|City Schools Host Statewide Google Symposium on Education|
Posted on Thursday, November 13, 2014 at 4:06 pm
STAFF WRITER, Tullahoma News
Last week, the Tullahoma City School District hosted a Google Leadership Symposium, welcoming school officials from throughout the state to demonstrate how local schools are making technology part of the educational experience.
The event was the first of its kind in the State of Tennessee.
Approximately 100 educators spent the day last Thursday hearing local school officials explain how technology is allowing the district to prepare students for the working world and ensuring that teachers are using the most up-to-date information in their lesson plans.
The visitors also had the opportunity to see those practices in action, when they broke into smaller groups and visited classrooms throughout the district.
Representatives from school districts across the state visited Tullahoma City Schools last Thursday for the first Google Symposium on Education. In the afternoon, the groups toured both East and West middle schools. At left, TCS board member Dr. Steve Lynn looks on as Hardeman County School System Deputy Director Bobby Doyle asks eighth-grader Kayla Brown about the use of Google Chromebooks in the classroom.
-Staff Photo by Chris Barstad
Director of Schools Dr. Dan Lawson said being asked to host the event by Google is, “a feather in the cap of our community and it represents our staff and school system very, very well.”
In recent years, Tullahoma City Schools officials have made a concerted effort to incorporate technology into all grade levels. The district is in the midst of phasing in a one-to-one laptop program, through which every student who does not have a device of his or her own will be provided with a Chromebook. The program began last year at the elementary school level, and ninth-graders at Tullahoma High School are expected to receive their Chromebooks this spring. District teachers have also taken on the task of writing their own electronic textbooks by gathering information from a wide variety of copyright-free open source resources.
“Technology is merely a tool to prepare students for 21st century digital literacy skills, and to help equalize access across a community; implementing it in a way that will impact results is key,” said Google’s Jessica Reeves. “We applaud Tullahoma City Schools and all participating districts in this Leadership Symposium for planning for the future, for their open, collaborative spirit, and their focus on students.”
In his keynote address on Thursday morning, Lawson said that although school officials here are moving rapidly to get technology into students’ hands, “we don’t pretend to be experts.” He added that the effort is collaborative, requiring the effort, energy and talents of individuals throughout the school system.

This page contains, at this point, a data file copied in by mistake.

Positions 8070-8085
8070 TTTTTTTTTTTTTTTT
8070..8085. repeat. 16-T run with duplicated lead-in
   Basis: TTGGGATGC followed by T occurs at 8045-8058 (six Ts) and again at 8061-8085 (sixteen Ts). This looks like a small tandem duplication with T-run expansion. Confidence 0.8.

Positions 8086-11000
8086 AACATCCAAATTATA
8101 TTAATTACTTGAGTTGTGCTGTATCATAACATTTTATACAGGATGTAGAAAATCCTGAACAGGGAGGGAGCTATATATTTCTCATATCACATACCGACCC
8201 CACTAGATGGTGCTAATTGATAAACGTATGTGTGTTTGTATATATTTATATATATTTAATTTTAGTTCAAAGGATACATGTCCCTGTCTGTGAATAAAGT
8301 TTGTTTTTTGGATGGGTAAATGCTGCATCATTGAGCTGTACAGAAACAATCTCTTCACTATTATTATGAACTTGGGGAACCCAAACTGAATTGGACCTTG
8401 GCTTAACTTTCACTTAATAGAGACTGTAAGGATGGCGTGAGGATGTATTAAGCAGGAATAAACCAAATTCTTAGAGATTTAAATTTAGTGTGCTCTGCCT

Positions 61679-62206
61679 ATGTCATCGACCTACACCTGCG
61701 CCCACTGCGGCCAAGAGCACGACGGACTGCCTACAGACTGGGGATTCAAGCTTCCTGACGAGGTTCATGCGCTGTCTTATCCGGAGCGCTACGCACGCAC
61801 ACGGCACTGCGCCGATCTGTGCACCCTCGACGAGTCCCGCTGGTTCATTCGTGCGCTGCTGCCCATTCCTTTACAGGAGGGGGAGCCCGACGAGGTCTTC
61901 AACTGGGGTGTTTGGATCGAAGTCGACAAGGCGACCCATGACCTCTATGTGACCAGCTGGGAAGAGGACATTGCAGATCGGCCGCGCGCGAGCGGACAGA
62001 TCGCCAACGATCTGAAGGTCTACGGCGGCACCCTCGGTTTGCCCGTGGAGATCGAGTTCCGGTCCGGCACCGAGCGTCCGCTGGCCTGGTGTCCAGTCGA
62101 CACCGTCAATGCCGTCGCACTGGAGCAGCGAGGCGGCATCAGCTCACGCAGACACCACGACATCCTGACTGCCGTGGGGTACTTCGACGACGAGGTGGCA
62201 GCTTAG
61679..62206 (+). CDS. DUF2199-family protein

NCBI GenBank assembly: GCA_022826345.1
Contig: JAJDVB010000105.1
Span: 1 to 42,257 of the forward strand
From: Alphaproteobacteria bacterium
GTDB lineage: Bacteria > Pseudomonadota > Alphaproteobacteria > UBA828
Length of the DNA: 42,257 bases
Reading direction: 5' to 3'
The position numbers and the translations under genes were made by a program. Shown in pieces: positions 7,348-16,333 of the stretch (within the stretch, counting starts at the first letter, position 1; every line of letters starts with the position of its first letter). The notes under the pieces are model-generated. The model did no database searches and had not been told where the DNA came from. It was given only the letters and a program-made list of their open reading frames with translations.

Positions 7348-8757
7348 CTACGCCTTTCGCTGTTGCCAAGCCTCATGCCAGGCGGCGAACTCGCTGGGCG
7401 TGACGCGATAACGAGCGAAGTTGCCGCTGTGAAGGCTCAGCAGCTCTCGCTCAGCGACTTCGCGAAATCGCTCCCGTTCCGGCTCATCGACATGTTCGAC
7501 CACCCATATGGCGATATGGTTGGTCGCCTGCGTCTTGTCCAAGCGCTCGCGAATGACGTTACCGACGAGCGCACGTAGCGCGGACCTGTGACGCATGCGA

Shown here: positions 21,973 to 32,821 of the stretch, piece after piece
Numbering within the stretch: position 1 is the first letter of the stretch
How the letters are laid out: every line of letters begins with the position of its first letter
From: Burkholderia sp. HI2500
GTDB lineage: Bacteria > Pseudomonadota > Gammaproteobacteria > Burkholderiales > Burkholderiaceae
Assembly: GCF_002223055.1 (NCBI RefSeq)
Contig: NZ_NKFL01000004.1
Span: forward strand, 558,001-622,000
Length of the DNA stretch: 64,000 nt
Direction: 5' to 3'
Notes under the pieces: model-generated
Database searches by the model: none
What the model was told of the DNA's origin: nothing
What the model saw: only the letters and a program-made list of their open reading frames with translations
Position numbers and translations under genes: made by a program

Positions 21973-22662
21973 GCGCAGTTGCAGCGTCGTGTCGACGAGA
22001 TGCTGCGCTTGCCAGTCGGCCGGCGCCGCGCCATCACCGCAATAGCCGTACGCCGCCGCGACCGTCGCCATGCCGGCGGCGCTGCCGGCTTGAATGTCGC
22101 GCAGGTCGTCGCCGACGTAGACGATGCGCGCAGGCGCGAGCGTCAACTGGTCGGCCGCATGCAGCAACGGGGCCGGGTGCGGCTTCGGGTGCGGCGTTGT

Tullahoma is not focusing so much attention on technology for its own sake, the superintendent said, but rather is aiming to get students accustomed to how they will be expected to use it in college and beyond.
“We think it’s a shame that we have kids who leave here and move on to online courses and in the past we haven’t done that here,” Lawson said.
To implement the new approach, the district has reallocated resources, including money previously used to purchase textbooks, to compensate teachers for writing the open source textbooks and to purchase the Chromebooks.
“We have seen a substantial change in our spending on printed texts,” he said. “We don’t expect to see print disappear, but we are reallocating our resources.”
Although the district has decided that Chromebooks, a Google product, is the right fit for Tullahoma at the present time, Lawson said officials here are not married to a specific product or software package. In fact, students who have their own laptops are permitted to use those instead of the district-provided Chromebooks.
“We’re not inclined to believe that there’s one path to accomplish what we want to do,” Lawson said.
The district’s vision for incorporating digital content into the classroom doesn’t end at the city limits.
“We have created digital materials with the expectation that they are going to be used and improved by others,” Lawson said.
The more school districts that create and share their own open source materials, the more everyone can benefit, he said. Lawson added that open source content does not necessarily have to be delivered to students in a digital format. There is also the option of using copyright-free material to compile a textbook and having that book reproduced at a copy center like Kinko’s.
“Instead of a $79.01 textbook, which is the average, you’ve spent $7,” Lawson said.
Lawson said this week that the event went well, and may pay dividends in the future.
“We are very happy with being selected to host the Google Leadership Symposium and prouder still of the tools that our teachers provide our students on a daily basis,” Lawson said. “The feedback from the meeting has been overwhelmingly positive and we have had several schools and teachers interested in digital delivery of open source educational resources make contact to implement similar programs in their schools.”
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Andrea Agardy can be reached by email at firstname.lastname@example.org.